It was recently revealed that the Bechdel Test, the feminist benchmark for movies that first originated in a comic strip by Alison Bechdel in 1985, was indirectly inspired by Virginia Woolf’s book “A Room of One’s Own,” according to an … Continue reading →
  • Mirror Productions Developing a New Virginia Woolf Film

    Rebecca Beatrice Brooks
    17 Dec 2013 | 8:50 am
    A London-based production company, Mirror Productions, is currently developing a film based on Eileen Atkins play “Virginia and Vita” according to an article on screendaily.com: “The company is in development on actress and screenwriter Eileen Atkins’ long-gestating feature adaptation of … Continue reading →
  • Book Review: “Virginia Woolf’s Garden” by Caroline Zoob

    Rebecca Beatrice Brooks
    2 Dec 2013 | 9:18 am
    “Virginia Woolf’s Garden,” published in November, is a fascinating look not only at the sprawling garden at Virginia’s country home, Monk’s House in Rodmell, but also at the effect the garden had on her life and work. Although I’ve been … Continue reading →
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    Armida Books

  • Αρμίδα – Ανασκόπηση του 2014

    Haris Ioannides
    8 Dec 2014 | 6:29 am
    Αρμίδα – Ανασκόπηση του 2014Πότε ήρθε, πότε έφυγε! Για να την ξεπροβοδίσω σωστά, αποφάσισα να κάνω μια γρήγορη ανασκόπηση των εργασιών της Αρμίδας για το 2014.Πολλά έχουν αλλάξει τα τελευταία χρόνια, τόσο στην Αρμίδα, όσο και στο χώρο του βιβλίου τοπικώς και διεθνώς. Το μόνο στοιχείο που έχει μείνει το ίδιο είναι η δέσμευση μου για…
  • Armida Books. 2014 in review.

    Haris Ioannides
    4 Dec 2014 | 5:36 am
    2014 was a very busy year for us here at Armida.Many things have changed over the past few years but the only constant is our steadfast commitment to bringing out titles of the highest quality. 2014 was no exception. Even though the going has been rough, we managed to produce 14 high quality books that we are proud to add to our ever expanding list.Let’s start off with the new Greek titles:Many of you know that Panos and I are related so if he writes a new book, it goes without saying that I’ll publish it. As if I have a choice : ) Panos’ older books have been out of stock…
  • Words as Images

    Haris Ioannides
    30 Sep 2014 | 11:01 pm
    The post Words as Images appeared first on Armida Books.
  • When I was a child…

    Haris Ioannides
    15 Sep 2014 | 3:31 am
    An article by Lina Ellina,author of THE VENETIAN (shortlisted for the European Book Prize 2012)Anogyra has always formed an integral part of my childhood memories. Spending summer vacations in the village with giagia and pappous, my grandparents, was a time of freedom and a journey back to time.Those were the days when you needed to light an oil lamp at night and go through the internal yard to reach the outside toilet or get up at four in the morning to fill the containers with water to serve the day’s needs, as tap water was available only a couple of hours a day.Giagia would then boil…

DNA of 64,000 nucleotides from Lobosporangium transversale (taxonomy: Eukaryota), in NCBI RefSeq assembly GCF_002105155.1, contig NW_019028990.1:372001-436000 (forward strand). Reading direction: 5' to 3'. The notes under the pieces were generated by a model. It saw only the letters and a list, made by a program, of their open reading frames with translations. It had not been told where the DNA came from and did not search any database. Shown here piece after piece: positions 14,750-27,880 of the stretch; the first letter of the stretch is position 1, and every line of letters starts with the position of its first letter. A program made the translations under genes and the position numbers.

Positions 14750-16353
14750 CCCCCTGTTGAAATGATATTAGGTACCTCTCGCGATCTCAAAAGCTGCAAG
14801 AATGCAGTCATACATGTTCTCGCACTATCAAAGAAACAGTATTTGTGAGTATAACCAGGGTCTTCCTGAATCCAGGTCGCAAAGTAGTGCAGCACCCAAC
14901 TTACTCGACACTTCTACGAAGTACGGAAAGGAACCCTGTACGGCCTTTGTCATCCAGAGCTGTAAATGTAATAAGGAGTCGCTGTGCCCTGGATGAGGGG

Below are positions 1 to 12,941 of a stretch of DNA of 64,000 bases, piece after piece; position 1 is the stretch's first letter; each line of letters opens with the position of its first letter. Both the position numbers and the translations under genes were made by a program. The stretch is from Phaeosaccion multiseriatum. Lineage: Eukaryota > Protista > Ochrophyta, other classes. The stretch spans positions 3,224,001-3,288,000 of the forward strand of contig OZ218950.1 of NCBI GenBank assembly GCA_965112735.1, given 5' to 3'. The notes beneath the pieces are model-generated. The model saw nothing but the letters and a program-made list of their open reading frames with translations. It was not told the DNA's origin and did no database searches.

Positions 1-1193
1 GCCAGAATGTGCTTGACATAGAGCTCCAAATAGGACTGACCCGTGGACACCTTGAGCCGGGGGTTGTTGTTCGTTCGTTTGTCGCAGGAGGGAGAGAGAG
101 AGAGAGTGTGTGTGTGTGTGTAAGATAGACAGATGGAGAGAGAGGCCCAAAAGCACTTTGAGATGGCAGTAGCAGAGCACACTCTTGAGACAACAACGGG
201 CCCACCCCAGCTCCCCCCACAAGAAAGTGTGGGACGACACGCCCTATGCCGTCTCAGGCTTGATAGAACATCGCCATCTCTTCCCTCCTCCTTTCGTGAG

• Andreas Karayan – Photo gallery

    Haris Ioannides
    11 Sep 2014 | 7:21 am
    ANDREAS KARAYAN As published in In Focus, Vol. 11, No 1, March 2014Reblogged from Cyprusinfocus.org The post Andreas Karayan – Photo gallery appeared first on Armida Books.
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    A Travelers' Library

  • Perfect Gifts for Travelers Who Read

    Vera Marie Badertscher
    9 Dec 2014 | 7:00 am
    We've Moved! Update your Reader Now. This feed has moved to: http://feeds.feedblitz.com/feedburner/atravelerslibrary Update your reader now with this changed subscription address to get your latest updates from us.
  • Old Fashioned Western Saga

    Vera Marie Badertscher
    19 Nov 2014 | 7:00 am
    We've Moved! Update your Reader Now. This feed has moved to: http://feeds.feedblitz.com/feedburner/atravelerslibrary Update your reader now with this changed subscription address to get your latest updates from us.
 
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    On Books and Writing

  • The One With The Five Best Moments on FRIENDS

    Johann Thorsson
    13 Dec 2014 | 12:34 am
    I’m a big fan of Friends. I’m pretty sure I’ve seen every episode, and most of them I’ve seen more than once. It is embarrassing how well I can quote from the show, especially Chandler’s lines. Being of the booky persuasion, I was especially tickled whenever something on the show revolved around books. Here are…
  • 11 Quotes on Fiction and Writing | George Saunders

    Johann Thorsson
    30 Nov 2014 | 3:23 am
    You know those times when you read something fantastic and afterwards you are in a bit of a daze?  That just happened to me, as I finished George Saunders short story collection, Tenth of December. It was named one of the best books of the year by a few places you may recognize: People •…
  • In Which I Humbly Answer Aspiring Writers

    Johann Thorsson
    29 Nov 2014 | 5:03 am